The 8 most common running injuries and why they happen
Knowing the causes and symptoms of these common problems will help you prevent them from derailing your training plan
If you run consistently for long enough, there’s a good chance you’ll experience a running-related injury, and there’s also a good chance it’ll be one of these eight common problems. Whether it’s in your knees, legs, hips or feet, running injuries can be frustrating to deal with. Understanding why they happen and knowing what to look out for is the first step in preventing small niggles from becoming big problems.
While less common for road runners, those of you who like to put in their miles on the trails are at a higher risk for ankle injuries. An ankle sprain happens when you land on the outer part of your foot and roll your ankle over. Ankle sprains range in severity and usually result in symptoms like discolouration, pain, swelling, bruising and a limited range of motion.
The trouble is, once you’ve rolled your ankle once, you become more prone to rolling it again. Once you’ve given your ankle plenty of time to heal, it will be very important to strengthen the ligaments around your ankle to prevent spraining it again. A physiotherapist will be able to provide you with an appropriate strength training plan to prevent future injuries.
Your hamstrings play an important role in your running stride, but if they are weak, tight or tired, they’ll be more prone to injuries. Many distance runners end up with hamstring strains that appear slowly over time, caused by small, repetitive tears in the muscle tissue.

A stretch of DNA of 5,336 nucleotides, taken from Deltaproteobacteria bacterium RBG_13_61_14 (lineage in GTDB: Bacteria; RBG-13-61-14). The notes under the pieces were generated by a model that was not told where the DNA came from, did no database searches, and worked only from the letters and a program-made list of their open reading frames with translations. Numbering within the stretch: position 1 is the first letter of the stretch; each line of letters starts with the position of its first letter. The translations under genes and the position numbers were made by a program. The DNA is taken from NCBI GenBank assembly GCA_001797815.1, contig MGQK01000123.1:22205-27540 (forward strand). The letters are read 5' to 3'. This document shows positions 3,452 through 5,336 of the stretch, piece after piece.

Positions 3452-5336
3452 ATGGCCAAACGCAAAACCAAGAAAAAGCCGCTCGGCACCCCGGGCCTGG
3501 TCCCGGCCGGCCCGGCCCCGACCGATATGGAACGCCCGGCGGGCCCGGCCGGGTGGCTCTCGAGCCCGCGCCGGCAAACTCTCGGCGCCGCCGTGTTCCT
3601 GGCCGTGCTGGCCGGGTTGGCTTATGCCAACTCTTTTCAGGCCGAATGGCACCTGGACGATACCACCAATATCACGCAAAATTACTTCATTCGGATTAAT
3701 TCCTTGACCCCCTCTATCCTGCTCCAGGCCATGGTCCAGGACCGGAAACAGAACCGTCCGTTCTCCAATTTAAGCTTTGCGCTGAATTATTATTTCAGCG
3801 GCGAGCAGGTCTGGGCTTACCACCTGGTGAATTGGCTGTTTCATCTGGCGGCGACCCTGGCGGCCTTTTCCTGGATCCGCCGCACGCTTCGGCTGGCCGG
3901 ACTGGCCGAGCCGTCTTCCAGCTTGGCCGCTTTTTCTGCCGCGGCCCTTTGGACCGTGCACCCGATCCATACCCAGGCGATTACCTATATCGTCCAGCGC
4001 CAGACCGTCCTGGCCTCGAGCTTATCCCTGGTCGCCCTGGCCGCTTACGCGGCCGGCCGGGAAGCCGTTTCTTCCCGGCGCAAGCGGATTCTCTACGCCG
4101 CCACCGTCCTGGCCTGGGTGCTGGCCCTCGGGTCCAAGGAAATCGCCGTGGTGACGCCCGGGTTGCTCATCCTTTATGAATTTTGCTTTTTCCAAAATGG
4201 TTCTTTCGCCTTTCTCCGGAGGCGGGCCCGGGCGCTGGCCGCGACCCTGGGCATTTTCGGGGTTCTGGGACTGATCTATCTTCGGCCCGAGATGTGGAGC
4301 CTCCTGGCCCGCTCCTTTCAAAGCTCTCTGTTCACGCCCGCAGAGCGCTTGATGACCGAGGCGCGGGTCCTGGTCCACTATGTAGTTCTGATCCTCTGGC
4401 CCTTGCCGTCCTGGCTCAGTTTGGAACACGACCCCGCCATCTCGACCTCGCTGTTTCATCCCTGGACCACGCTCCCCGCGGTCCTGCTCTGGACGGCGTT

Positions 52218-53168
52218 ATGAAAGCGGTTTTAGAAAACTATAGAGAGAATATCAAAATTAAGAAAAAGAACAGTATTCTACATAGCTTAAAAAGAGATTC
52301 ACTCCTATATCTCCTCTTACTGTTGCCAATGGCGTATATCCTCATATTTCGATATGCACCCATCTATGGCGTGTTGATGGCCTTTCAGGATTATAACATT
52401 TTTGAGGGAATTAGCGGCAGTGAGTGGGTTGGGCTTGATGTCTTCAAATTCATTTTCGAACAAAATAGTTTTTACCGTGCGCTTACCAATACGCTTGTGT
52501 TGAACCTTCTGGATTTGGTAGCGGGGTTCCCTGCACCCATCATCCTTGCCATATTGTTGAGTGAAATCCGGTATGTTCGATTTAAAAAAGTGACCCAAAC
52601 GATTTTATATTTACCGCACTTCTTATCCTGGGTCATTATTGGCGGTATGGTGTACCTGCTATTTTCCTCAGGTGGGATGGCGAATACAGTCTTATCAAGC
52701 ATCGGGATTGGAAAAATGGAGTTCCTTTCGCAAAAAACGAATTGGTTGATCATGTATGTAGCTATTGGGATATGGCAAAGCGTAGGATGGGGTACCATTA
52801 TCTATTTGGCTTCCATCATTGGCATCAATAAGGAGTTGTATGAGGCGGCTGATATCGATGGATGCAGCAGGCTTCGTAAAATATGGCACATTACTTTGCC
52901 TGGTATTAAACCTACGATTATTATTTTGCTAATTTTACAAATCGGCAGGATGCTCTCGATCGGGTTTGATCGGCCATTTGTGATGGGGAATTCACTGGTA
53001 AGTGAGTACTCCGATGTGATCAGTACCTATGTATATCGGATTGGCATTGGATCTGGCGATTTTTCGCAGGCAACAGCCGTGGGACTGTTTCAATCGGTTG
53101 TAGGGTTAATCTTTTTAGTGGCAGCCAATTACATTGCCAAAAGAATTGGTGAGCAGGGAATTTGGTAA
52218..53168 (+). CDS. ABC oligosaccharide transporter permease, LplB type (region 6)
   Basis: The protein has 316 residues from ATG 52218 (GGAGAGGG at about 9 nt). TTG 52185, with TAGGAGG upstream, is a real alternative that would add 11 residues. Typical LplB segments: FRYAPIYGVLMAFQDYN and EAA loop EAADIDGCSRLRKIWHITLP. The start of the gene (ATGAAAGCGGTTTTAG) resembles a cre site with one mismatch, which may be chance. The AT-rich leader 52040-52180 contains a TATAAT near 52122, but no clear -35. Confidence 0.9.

Symptoms of a hamstring strain could include a dull pan in the upper part of the back of your leg, tenderness in the back of your leg or weakness or stiffness in your hamstring. Most hamstring injuries can be fixed with rest and a strength training program.
IT band syndrome
Your iliotibial (IT) band runs from your hip to your knee. Often mistaken for a muscle, your IT band is actually made up of connective tissue that stabilizes your knee when you’re walking or running. Unlike a muscle, the IT band can’t be stretched or strengthened, but you can stretch and strengthen the muscles around it.
IT band syndrome happens when your IT band rubs against your leg bone, creating friction. In many cases, this “tightness” of the IT band is caused by weak glute muscles, abdominals or hips. Symptoms usually include a sharp pain on the outside of your leg, often just above the knee, that typically gets worse when you bend your knee.
In most cases, treatment and prevention of IT band syndrome include strengthening your glutes, abdominals and hips to take the train off of your IT band.
A stress fracture is a small, hairline crack that forms in your bone from repetitive stress or impact. Common places runners may experience a stress fracture are on the top of the foot, the heel or in the lower leg. The pain from this injury is often barely noticeable at first, but progresses over time to the point that you can even feel it at rest. You also may notice swelling, bruising or tenderness in the affected area.
If you think you have a stress fracture, you’ll need to see a doctor right away, who can use an x-ray to diagnose the injury. You will have to avoid putting any pressure on the injured area for a while, since it generally takes six to eight weeks for a stress fracture to heal.